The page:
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Greenwashing a ‘serious threat’ to financial system, says ASIC chair

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The corporate regulator is preparing to take further action against greenwashing.

Misleading conduct in relation to sustainable finance, including greenwashing, will remain a top priority of the Australian Securities and Investments Commission (ASIC) in 2024.

ASIC chair Joe Longo singled out sustainable financial reporting and disclosure as one of the corporate regulator’s key focus areas for enforcement action in the coming year, during an address at the ASIC Annual Forum on Tuesday.

According to Mr Longo, the issue of greenwashing continues to pose a “serious threat” to the integrity of Australia’s financial system and to investor confidence.


“Put simply, it erodes trust, which is essential for the operation of fair and efficient markets,” he said.

“It’s also imperative that we maintain market integrity to attract the capital required to make the transition to net zero and ensure that climate risk is adequately priced into the market.”

Amid growing demand for sustainable products in Australia and around the world, Mr Longo said it was imperative that firms avoid misrepresenting the extent to which their products or strategies are environmentally friendly, sustainable or ethical.

“Greenwashing directly undermines credible efforts to reduce emissions and address the climate crisis. ASIC is acting, and will continue to act, to prevent investor harm from greenwashing, and to support effective climate-related governance and disclosure,” he said.

The regulator has identified poor sustainable finance governance and related misleading disclosure as being an area of “serious potential harm” to consumers.

“Sustainable finance is a transformational issue for global markets. As I’ve said before, it’s driving the biggest changes to financial reporting and disclosure standards in a generation, and we need to be ready to meet those changes,” Mr Longo continued.

The ASIC chair warned that poor governance and misleading disclosure can directly harm consumers in a number of different ways and may result in misinformed investment decisions and capital allocation.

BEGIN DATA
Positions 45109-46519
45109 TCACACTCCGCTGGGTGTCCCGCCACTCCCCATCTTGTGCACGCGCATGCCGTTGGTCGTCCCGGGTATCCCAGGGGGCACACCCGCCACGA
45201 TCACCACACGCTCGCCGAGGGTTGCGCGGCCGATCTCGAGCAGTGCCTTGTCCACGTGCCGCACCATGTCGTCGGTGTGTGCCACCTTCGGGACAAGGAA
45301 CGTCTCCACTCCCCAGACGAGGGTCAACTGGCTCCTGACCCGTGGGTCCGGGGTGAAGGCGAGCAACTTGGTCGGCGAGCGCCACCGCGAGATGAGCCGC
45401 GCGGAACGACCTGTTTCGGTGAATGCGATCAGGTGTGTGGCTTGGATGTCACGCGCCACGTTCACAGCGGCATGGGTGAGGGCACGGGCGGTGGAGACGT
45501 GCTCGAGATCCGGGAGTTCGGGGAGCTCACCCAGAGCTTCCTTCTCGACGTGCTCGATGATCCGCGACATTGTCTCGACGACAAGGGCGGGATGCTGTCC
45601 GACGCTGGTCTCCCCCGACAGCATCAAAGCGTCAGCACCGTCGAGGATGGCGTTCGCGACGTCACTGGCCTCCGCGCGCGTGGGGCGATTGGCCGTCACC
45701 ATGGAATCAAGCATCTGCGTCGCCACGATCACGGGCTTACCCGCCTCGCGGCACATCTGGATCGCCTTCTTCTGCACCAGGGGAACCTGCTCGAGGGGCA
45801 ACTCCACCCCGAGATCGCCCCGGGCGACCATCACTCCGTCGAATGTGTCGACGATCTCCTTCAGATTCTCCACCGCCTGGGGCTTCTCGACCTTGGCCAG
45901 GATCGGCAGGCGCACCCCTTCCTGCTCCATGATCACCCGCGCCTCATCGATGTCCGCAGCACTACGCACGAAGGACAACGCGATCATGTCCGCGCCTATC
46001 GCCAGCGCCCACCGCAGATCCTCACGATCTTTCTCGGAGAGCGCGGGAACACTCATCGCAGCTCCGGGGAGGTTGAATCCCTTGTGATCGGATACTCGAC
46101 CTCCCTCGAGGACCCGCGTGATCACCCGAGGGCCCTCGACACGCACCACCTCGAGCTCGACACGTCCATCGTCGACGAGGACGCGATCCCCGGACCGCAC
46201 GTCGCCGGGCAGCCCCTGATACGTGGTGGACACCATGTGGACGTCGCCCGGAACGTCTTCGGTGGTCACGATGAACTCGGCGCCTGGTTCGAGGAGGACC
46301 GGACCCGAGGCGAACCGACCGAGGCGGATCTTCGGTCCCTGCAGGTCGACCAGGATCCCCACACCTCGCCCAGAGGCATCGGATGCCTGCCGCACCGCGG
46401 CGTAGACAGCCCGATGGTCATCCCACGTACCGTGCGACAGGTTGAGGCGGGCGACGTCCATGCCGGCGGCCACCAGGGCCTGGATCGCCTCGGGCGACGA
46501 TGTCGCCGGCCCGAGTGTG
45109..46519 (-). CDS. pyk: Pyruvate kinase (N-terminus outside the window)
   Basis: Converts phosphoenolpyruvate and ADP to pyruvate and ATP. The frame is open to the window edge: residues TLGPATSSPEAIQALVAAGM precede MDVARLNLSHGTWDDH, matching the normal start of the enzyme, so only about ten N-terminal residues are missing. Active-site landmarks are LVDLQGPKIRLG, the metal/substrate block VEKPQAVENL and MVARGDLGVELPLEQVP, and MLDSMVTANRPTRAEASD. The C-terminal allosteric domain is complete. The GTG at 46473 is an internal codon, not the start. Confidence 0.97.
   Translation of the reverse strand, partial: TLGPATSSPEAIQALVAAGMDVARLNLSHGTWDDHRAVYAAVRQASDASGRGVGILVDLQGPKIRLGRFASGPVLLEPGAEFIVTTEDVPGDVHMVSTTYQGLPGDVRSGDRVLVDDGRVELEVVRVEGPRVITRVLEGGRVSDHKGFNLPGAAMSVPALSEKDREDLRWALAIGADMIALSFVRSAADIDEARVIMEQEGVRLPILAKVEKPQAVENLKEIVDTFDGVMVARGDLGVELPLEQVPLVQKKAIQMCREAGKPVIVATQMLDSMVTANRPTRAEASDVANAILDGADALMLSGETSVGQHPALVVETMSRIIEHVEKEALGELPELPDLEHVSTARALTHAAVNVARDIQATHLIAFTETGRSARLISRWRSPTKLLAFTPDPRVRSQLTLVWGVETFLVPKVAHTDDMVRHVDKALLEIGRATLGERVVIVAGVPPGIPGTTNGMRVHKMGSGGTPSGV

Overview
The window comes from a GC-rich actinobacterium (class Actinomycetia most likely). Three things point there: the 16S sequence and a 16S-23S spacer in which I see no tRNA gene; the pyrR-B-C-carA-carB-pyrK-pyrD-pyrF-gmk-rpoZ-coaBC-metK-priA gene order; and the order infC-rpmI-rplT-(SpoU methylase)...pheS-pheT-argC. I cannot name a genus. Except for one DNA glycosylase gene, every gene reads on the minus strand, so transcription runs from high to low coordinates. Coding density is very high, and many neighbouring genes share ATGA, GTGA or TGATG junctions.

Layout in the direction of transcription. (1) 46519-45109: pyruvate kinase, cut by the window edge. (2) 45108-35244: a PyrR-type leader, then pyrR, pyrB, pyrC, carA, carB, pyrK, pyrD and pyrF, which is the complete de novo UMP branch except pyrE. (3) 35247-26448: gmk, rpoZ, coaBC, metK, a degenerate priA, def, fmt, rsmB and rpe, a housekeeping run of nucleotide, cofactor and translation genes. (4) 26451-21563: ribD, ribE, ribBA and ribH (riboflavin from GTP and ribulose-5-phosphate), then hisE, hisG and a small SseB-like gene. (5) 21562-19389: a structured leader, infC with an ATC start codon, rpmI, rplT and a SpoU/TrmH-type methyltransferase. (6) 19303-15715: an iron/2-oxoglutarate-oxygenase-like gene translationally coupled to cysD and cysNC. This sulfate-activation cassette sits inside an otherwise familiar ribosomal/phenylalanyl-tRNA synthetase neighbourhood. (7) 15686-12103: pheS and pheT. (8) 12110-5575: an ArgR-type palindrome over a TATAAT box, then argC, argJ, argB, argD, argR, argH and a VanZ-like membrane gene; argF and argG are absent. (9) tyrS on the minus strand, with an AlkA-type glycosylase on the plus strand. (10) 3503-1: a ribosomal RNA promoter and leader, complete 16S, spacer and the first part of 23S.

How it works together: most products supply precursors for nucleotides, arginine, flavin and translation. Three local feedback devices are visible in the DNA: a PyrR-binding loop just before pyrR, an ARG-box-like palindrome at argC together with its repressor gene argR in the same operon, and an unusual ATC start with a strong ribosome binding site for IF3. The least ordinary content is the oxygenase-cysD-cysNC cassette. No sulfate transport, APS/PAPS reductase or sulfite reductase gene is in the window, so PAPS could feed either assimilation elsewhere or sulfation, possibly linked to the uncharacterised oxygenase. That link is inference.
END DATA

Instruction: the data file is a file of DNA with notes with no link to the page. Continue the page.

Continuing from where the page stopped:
“When consumers are unaware or misinformed about the true environmental impact of products and services, they make choices that are harmful to the environment – and at direct odds with their intention in making what they thought was an informed decision,” he said.

“In addition, of course, inefficient capital market allocation may also result in higher long-term costs.”

Additionally, he noted that consumers may end up paying a “green premium” to invest in a product that doesn’t actually meet ESG standards.

“This, coupled with consumers’ inability to make informed decisions due to poor governance and disclosure may erode confidence in the financial system as a whole. Not only is this going in the opposite direction from our destination, it also ends up undermining the sector’s objectives,” Mr Longo warned.

As revealed on Tuesday, misconduct relating to the erosion of superannuation balances is also one of ASIC’s enforcement priorities for the coming year.

Mr Longo suggested that poor marketing and distribution and advice practices by super funds leaves members in sub-optimal investment choices and leads to poor investment returns.

“Members suffer financially and emotionally as a result of superannuation fund governance and administration falling short of what Australians should expect from a mature superannuation system,” he stated.

Members must be at the heart of decision making in relation to how super products are developed, governed, and marketed, according to Mr Longo.

However, a review by ASIC and the Australian Prudential Regulation Authority (APRA) earlier this year found that funds have displayed a “lack of progress and insufficient urgency” in embracing the retirement income covenant (RIC).

“We will take strong action to protect consumers against conduct that is not efficient, honest, and fair in this sector,” Mr Longo added.

While ASIC has recently been subject to criticism over a perceived lack of action, Mr Longo argued that the regulator is “one of Australia’s most active law enforcement agencies”.

“ASIC’s track record, in the last several years in particular, is one of constant, targeted, and ambitious litigation. And we plan to do more. We stand by our record,” he continued.

“Despite assertions flying in the face of the evidence, ASIC is very much committed to law enforcement. Our record demonstrates this.”

Greenwashing a ‘serious threat’ to financial system, says ASIC chair

The corporate regulator is preparing to take further action against greenwashing.

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Jon Bragg

Jon Bragg

Jon Bragg is a journalist for Momentum Media's Investor Daily, nestegg and ifa. He enjoys writing about a wide variety of financial topics and issues and exploring the many implications they have on all aspects of life.

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